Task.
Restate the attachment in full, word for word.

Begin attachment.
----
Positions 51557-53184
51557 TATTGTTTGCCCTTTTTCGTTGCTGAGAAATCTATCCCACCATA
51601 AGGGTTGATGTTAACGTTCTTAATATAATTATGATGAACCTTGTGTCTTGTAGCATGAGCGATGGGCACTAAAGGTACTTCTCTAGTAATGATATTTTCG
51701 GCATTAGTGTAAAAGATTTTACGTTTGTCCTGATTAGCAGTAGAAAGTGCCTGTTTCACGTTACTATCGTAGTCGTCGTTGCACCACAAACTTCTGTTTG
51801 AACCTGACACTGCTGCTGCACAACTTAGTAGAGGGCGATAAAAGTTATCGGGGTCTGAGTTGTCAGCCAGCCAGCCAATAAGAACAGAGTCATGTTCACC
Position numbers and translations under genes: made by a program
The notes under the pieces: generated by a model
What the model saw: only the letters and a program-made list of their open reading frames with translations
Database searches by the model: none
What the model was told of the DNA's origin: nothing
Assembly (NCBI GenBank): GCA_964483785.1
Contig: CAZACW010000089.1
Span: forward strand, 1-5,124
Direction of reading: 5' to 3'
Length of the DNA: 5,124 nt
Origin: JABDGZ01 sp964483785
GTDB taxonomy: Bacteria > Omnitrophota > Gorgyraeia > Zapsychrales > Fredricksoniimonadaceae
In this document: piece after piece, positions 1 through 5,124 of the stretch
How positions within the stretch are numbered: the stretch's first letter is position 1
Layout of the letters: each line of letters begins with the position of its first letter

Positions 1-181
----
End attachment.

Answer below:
Positions 51557-53184
51557 TATTGTTTGCCCTTTTTCGTTGCTGAGAAATCTATCCCACCATA
51601 AGGGTTGATGTTAACGTTCTTAATATAATTATGATGAACCTTGTGTCTTGTAGCATGAGCGATGGGCACTAAAGGTACTTCTCTAGTAATGATATTTTCG
51701 GCATTAGTGTAAAAGATTTTACGTTTGTCCTGATTAGCAGTAGAAAGTGCCTGTTTCACGTTACTATCGTAGTCGTCGTTGCACCACAAACTTCTGTTTG
51801 AACCTGACACTGCTGCTGCACAACTTAGTAGAGGGCGATAAAAGTTATCGGGGTCTGAGTTGTCAGCCAGCCAGCCAATAAGAACAGAGTCATGTTCACC
Position numbers and translations under genes: made by a program
The notes under the pieces: generated by a model
What the model saw: only the letters and a program-made list of their open reading frames with translations
Database searches by the model: none
What the model was told of the DNA's origin: nothing
Assembly (NCBI GenBank): GCA_964483785.1
Contig: CAZACW010000089.1
Span: forward strand, 1-5,124
Direction of reading: 5' to 3'
Length of the DNA: 5,124 nt
Origin: JABDGZ01 sp964483785
GTDB taxonomy: Bacteria > Omnitrophota > Gorgyraeia > Zapsychrales > Fredricksoniimonadaceae
In this document: piece after piece, positions 1 through 5,124 of the stretch
How positions within the stretch are numbered: the stretch's first letter is position 1
Layout of the letters: each line of letters begins with the position of its first letter

Positions 1-181